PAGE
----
In the run up to TV content market Mipcom, Sony Pictures Television has revealed that it has sold drama series “Outlander” across Latin America and Europe, taking the total number of territories to 87.
The 16-episode drama is being shown on Starz in the U.S. and was the most watched series debut for an original Starz drama launching in the summer. On the back of its performance, Starz has commissioned a second season.
In a deal announced Thursday, SPT has licensed “Outlander” to streaming subscription video on demand service Clarovideo, bringing the drama to subscribers in 14 markets across Latin America — including Mexico, Brazil, Colombia, Chile, Argentina and Uruguay — in mid 2015.
Broadcasters across Europe have also snapped up the series, with Viasat picking up the rights for its SVOD service Viaplay in Denmark, Norway and Sweden. Meanwhile, HBO in the Netherlands and the Icelandic broadcaster 365 have secured SVOD rights and the pay TV rights for “Outlander” in their respective markets, and VRT picked up free TV rights in Flemish-speaking Belgium. Irish broadcaster RTE has also picked up the drama, which will air on RTE2 this autumn.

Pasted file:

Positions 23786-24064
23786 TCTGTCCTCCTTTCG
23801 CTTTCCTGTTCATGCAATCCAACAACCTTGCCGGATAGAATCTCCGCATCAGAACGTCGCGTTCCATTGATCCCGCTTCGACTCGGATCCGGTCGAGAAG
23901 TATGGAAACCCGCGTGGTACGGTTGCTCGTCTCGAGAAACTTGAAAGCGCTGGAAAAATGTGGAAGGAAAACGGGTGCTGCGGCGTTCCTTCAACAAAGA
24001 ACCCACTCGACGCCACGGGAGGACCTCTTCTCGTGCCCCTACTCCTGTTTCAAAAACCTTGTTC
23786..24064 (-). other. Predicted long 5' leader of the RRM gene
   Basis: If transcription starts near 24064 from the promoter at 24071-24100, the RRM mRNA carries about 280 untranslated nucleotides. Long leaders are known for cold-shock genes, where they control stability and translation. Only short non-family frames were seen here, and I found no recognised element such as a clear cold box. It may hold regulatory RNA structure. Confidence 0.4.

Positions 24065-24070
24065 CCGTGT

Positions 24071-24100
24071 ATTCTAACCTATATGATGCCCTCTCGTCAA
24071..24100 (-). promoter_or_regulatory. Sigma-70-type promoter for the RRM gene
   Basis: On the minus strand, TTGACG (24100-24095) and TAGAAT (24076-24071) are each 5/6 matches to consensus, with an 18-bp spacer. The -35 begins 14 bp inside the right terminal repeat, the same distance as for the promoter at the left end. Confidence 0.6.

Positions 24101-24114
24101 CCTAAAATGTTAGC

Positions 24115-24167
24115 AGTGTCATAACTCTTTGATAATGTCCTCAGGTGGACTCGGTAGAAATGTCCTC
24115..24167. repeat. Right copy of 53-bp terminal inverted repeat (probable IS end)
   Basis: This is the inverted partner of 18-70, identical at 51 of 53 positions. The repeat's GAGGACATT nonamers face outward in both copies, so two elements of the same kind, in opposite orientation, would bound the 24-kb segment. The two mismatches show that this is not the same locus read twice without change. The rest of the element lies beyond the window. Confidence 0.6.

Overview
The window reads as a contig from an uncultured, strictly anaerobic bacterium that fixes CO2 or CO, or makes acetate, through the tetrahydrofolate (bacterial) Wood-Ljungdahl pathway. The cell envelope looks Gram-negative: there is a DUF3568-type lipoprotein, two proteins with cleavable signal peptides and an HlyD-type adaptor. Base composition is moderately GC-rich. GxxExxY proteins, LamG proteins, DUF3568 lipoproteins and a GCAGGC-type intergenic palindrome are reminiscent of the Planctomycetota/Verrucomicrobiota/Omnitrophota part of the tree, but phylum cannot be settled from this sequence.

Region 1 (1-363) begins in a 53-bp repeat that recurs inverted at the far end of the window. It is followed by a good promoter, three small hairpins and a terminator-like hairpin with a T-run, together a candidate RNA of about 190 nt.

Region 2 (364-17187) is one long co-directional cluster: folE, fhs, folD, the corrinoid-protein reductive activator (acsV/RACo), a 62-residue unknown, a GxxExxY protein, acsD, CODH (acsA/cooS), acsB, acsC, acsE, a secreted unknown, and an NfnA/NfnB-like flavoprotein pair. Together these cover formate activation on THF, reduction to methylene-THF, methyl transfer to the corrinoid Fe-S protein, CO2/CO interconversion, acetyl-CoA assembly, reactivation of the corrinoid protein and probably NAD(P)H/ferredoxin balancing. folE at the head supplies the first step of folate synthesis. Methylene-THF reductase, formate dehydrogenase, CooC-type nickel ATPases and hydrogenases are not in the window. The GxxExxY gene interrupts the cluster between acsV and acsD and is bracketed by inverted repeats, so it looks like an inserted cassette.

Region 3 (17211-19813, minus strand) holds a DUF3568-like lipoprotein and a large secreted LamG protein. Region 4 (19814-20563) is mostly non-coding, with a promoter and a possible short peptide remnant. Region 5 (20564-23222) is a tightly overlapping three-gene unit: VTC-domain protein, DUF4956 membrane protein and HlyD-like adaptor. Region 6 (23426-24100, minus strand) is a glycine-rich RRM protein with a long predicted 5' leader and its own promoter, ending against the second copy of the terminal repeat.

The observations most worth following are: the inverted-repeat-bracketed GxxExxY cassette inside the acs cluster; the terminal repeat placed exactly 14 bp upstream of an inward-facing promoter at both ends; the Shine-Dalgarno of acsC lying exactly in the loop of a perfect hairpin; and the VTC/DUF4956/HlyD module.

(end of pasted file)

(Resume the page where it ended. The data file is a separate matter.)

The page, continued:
Keith LeGoy, president of international distribution at SPT, said: “These new platforms offer an ideal environment for viewers to enjoy this rich, cinematic story, and we will continue to build on the tremendous success ‘Outlander’ has already had on Starz in the U.S.”
“Outlander” has also already been sold to Foxtel’s Soho channel in Australia, where it secured the drama channel’s second highest audience of the year when it launched in September. SPT also sold the series to Spark New Zealand’s recently-launched SVOD service Lightbox, where “Outlander” is among the most-watched titles, as well as popular Chinese SVOD platform Sohu, where it has generated 14.5 million streams since its premiere.
The series follows the story of Claire Randall, a married combat nurse from 1945 who is mysteriously swept back in time to 1743 and into an unknown world where her life is threatened. When she is forced to marry Jamie Fraser, a chivalrous and romantic young Scottish warrior, a passionate affair is ignited and Claire is soon torn between two vastly different men in two irreconcilable lives.
The series adaptation was developed by Ronald D. Moore (“Battlestar Galactica”). Ronald D. Moore and Jim Kohlberg are executive producers of “Outlander,” which is produced by Tall Ship Prods., Story Mining and Supply Company and Left Bank Pictures, in association with Sony Pictures Television.